“Few contemporary thinkers can match the diversity, quantity, and quality of work produced by Charles Taylor. . . . [A] concise and rewarding book.” — Mark Redhead , Perspectives on Politics
“I can’t remember a philosopher I’ve enjoyed as much since my Rorty marathon earlier this year.” — Extended Phenotype Blog
“Modern Social Imaginaries is subtle, complex, and thought-provoking. It is a valuable contribution to the literature on a wide range of concerns within political philosophy and beyond.” — Sarah Marshall, Contemporary Political Theory
“Perhaps the most attractive feature of his new book is that it continues Taylor’s pragmatist explanation of why facets of American culture cannot be as stark and clear-cut as demagogues and cultural conservatives insist they should be. Readers who know Taylor’s work will be interested in what this new work reveals about how Taylor balances or reconciles his Catholic faith with the outlook provided by pragmatism.” — John Rothfork , The Rocky Mountain Review of Language and Literature
"[T]his book reaffirms Charles Taylor’s status as Canada’s version of Richard Rorty. This is not only because he is a public intellectual with a gift for being able to discuss matters as diverse as multiculturalism, Aristotle and God, but because he mines the Nietzschean strains of European political thought — here represented in the image of society as a single horizontal plane, and a long excurses on secular time — and argues for their basic affinities with the principles of North American liberalism and pragmatism".
— Stephen Crocker , Canadian Journal of Sociology Online
"As always with Taylor, the writing is marked by erudition, elegance, and generosity of spirit. The book, while hardly mentioning Islam or other traditions, may be seen as a quietly understated thesis congruent with Samuel Huntington's more pointed reflections on 'the clash of civilizations.'" — First Things
"By casting new light on Western modernity, Taylor reveals it to be one conception among many and not the center from which all other modernities are defined. With his characteristic clear prose and clear thinking, Taylor presents a compelling view of the modern social imaginary."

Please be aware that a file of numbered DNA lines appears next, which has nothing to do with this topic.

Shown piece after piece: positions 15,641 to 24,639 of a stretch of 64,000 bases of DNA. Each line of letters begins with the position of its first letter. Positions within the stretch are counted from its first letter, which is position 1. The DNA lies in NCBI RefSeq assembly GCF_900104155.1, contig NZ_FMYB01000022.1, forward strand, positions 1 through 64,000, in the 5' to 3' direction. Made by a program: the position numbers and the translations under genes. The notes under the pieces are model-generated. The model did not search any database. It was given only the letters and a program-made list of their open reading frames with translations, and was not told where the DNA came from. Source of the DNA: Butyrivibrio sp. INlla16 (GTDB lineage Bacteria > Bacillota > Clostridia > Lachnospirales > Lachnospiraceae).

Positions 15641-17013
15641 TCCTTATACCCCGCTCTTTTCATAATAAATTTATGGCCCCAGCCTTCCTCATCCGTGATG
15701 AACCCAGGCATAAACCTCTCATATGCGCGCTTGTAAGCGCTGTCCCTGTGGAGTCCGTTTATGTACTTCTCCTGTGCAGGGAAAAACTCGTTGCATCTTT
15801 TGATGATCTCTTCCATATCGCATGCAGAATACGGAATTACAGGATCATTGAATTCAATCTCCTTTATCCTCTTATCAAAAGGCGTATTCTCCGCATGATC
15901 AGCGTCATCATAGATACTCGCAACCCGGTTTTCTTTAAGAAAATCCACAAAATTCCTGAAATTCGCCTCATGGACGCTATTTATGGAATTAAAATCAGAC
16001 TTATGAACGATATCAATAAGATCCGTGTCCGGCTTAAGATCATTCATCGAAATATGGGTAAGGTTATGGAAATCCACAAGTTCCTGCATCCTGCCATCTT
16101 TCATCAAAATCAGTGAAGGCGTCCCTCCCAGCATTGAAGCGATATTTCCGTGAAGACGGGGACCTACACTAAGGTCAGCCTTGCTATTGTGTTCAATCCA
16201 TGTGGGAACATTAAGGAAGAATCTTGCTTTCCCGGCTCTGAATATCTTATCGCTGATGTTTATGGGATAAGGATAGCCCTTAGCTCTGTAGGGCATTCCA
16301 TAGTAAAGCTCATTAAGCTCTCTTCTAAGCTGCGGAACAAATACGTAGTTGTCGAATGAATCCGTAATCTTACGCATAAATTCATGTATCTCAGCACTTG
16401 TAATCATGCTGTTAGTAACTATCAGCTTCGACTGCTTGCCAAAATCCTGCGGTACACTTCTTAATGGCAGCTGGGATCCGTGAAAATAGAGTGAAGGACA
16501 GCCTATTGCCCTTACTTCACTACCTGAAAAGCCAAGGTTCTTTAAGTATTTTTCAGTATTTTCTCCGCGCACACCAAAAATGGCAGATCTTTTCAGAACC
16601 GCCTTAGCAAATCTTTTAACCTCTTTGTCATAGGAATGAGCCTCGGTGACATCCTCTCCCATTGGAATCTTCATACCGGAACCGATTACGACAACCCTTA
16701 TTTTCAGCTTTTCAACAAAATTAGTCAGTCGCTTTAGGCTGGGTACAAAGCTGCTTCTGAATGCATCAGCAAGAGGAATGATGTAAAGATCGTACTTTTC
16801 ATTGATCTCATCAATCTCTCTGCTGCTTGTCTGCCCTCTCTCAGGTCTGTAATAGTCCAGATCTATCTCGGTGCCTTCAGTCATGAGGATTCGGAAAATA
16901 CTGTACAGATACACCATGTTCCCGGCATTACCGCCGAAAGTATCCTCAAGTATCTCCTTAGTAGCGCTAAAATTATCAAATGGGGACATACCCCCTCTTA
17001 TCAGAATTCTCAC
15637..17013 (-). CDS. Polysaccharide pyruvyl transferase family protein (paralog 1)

— Seminary Coop Bookstore
"Charles Taylor's new book continues his project of erudite investigations into the origins of the modern sense of self. . . . The author's breadth of learning and humanistic disposition constitute a rare fusion of qualities in the current climate of intellectual warfare. . . ." — Mark Heffernan , Montreal Book Review
"Few have been brave enough to confront the issue of Western modernity at such a general level as Taylor, or if they have, few have managed to be so succinct and explicit about it. I believe this book provides a valuable conceptual clarification of what is distinctive about Western modernity; at the very least, it will spark some valuable reflection on this much discussed yet much misunderstood topic." — David Thunder , The Review of Politics
"In this brief book for the general reader, Taylor shows that modern liberal societies in fact depend on the communal imagination. Since religion has little public role in these societies, Modern Social Imaginaries shows how secularity provides a system of meaning for modern man." — Ray Conlogue, Literary Review of Canada
"Taylor's Modern Social Imaginaries is rich in ideas and histories . . . . This book is worth reading for those concerned with ethics, politics, and modernity and rises to the top of Taylor's more recent work." — Jeffery L. Nicholas , Review of Metaphysics
"Taylor's prose is wonderfully clear and direct. It leaps across centuries of change and controversy with considerable grace. And it avoids the portentous huffing and puffing about imminent collapse that so often mars philosophical analysis of modernity and its prospects. Reading the book is like engaging in a conversation with a wonderfully intelligent and articulate friend, if one is lucky enough to have such a friend. It breathes a kind of serene confidence that one can approach even the broadest questions about what makes us tick in the calmest and most reasonable manner." — Bernard Yack , Ethics
"The purpose of this short, pleasingly crunchy essay is to see how our modern social imaginary developed, via such changes as the taming of the nobility; the promotion of economic order; the Great Disembedding (the disappearance of the sense of belonging granted by early religious societies); and a new vision of moral and political order that does not depend on transcendent foundations. There is still room for God, however, Taylor thinks. Which is nice." — Steven Poole , The Guardian
"The richness of Taylor's historical recounting of modernity does an enviable job of the first task, and though there is scarcely enough room for the second task, he takes care to be 'off on the right foot' with it. This seems a welcome change from the naturalizing tendency in philosophy of the last several decades, and perhaps marks the beginning of a trend from which most disciplines of the Western intellectual world could profit. In Twilight of the Idols, Nietzsche complained of philosophers' 'lack of historical sense': at least in Charles Taylor's case, he must withdraw the charge."
— George Williamson , Metaspychology Online
“Charles Taylor presents a fundamental challenge to neoliberal apologists for the new world order—but not only to them. Anyone who wishes, as I do, to defend transcultural political ideals, notions of development, or the like, will have to face his formidable array of hermeneutically inspired reflections on Western modernity’s defining cultural formations. His particular take on the ‘social imaginary’ makes the strongest case there is for the idea of ‘multiple modernities.’” — Thomas McCarthy, Northwestern University